Autism Spectrum Disorder and Screen Time: History
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Subjects: Psychology
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There is growing evidence that prevalence rates of autism spectrum disorder (ASD) are increasing. A number of factors appear to contribute to this increase, including excessive screen time. Screen time seems to be linked to the severity of the symptoms of ASD. 

  • autism spectrum disorder
  • repetitive behaviors
  • screen time

1. Introduction

Compared to other neurodevelopmental disorders, the prevalence rates of autism spectrum disorder (ASD) has increased within the last two decades [1], with a rise of up to 500% from 1992 to about 2000 [2]. According to the Salari and Rasoulpoor [3] study, the prevalence of autism spectrum disorders has increased worldwide. Nevertheless, the prevalence of ASD differs by country due to differences in awareness levels, cultural differences in how children’s behavior is interpreted, variability in screening tools, the lack of culture-sensitive diagnostic tools, the evaluation year, and the sample and study populations. Currently, one out of 54 children appears to show symptoms of ASD [4]. Several hypotheses have been proposed to explain the increased prevalence rates, such as expanded diagnostic criteria, increased awareness of ASD, earlier diagnosis, recognition that ASD is a lifelong condition, and alterations in lifestyle [5,6,7] (see also further details below). Further, descriptively, as the prevalence of ASD has increased, the exposure of young children to digital devices (smartphones, tablets, televisions, etc.) has increased in parallel [8,9]. It has been reported that parental screen time, parental attitudes, parents’ workload, and having a television in the bedroom, as well as the availability of digital devices, are the most important factors influencing children’s screen time [10,11].

2. Symptoms of ASD and Exposure to Screens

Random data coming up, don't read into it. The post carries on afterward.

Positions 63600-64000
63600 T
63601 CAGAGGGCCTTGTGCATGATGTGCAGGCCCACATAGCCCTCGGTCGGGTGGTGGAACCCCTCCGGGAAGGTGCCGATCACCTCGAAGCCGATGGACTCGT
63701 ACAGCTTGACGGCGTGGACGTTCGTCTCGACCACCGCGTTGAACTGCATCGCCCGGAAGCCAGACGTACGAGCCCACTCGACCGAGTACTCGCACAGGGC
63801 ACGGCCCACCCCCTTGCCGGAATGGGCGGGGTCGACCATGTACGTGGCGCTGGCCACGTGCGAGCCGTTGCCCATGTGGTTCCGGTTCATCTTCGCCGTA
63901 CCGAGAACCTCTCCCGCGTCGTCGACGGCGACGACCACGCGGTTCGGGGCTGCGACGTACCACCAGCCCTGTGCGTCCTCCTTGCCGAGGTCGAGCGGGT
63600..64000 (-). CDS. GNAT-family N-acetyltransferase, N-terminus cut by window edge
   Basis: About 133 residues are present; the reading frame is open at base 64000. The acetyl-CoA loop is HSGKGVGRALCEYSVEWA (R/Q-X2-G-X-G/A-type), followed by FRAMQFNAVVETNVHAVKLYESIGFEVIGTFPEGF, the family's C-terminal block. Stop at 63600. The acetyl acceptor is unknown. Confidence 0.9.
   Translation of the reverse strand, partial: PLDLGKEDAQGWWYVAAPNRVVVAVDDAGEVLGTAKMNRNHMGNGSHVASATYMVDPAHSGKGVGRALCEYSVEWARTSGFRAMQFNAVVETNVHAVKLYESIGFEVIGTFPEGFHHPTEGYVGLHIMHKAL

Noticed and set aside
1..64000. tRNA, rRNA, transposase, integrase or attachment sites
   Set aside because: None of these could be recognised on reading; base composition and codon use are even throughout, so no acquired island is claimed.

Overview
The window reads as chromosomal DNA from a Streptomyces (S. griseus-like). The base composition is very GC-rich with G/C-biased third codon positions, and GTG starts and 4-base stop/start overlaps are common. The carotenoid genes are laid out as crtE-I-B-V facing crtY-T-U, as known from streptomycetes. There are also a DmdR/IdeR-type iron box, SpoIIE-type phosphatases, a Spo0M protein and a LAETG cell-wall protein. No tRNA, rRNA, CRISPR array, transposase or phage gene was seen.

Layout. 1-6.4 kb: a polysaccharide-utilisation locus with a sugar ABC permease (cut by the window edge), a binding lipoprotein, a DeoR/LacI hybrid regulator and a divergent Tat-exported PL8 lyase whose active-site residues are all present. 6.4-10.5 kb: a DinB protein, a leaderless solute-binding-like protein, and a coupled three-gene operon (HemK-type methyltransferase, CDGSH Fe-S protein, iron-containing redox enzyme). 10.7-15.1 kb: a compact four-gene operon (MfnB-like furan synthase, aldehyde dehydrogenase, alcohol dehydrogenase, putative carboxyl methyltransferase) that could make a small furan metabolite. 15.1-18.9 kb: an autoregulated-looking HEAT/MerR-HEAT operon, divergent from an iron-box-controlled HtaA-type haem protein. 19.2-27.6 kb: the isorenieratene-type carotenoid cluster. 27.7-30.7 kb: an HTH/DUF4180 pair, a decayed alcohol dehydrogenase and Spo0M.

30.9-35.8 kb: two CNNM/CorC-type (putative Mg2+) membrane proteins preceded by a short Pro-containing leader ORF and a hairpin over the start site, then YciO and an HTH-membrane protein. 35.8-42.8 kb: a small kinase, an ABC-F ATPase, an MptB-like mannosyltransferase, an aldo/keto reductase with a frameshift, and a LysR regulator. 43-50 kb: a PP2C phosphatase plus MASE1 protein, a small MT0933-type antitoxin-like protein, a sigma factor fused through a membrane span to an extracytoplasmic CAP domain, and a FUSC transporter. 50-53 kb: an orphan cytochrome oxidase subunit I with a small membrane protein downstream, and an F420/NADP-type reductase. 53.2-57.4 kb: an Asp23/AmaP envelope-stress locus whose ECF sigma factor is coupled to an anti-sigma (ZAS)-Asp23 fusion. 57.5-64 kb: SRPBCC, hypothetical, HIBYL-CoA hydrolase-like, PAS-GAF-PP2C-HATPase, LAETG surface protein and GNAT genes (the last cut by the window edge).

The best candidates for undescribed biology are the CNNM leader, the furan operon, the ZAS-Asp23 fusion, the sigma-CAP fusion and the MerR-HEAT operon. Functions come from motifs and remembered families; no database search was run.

Associations between ASD and television viewing were further investigated. To illustrate, Waldman and Nicholson [12] concluded that early childhood television viewing was an important trigger for autism; about 38% of ASD diagnoses appeared to be attributable to an excess of television watching. Similarly, Hermawati and Rahmadi [13] observed a statistical association between early electronic screen exposure and autistic-like behaviors (e.g., language delay, short attention span, and hyperactivity) in nine children aged 44 to 78 months. A similar pattern of association was further observed in a child aged 5 years [14]. In a further cross-sectional study Heffler and Sienko [15] investigated the associations between early life social and digital media experiences and the development of autism spectrum disorder-like symptoms. Heffler and Sienko [15] found that, among 12-month-old toddlers, the combination of increased exposure to television or video or both and shorter caregiver-child interactive play duration were significantly associated with more significant ASD-like symptoms, but not with the risk of ASD. Chen and Strodl [16] investigated in their cross-sectional study the relationship between early electronic screen exposure and autistic-like behaviors among 29,461 preschoolers aged 0–36 months and observed that a longer screen time per day was associated with autistic-like behaviors at preschool age. Dong and Wang [17] examined the association between screen time and ASD symptoms in children with ASD. Results showed that a longer screen time correlated with a higher ASD severity and with limited language abilities. The causal associations between screen time and the development of ASD at three years was further investigated among a large cohort of 84,030 children [18], with the finding that a longer screen time at the age of one year predicted symptoms of ASD at the age of 3 among boys, but not among girls.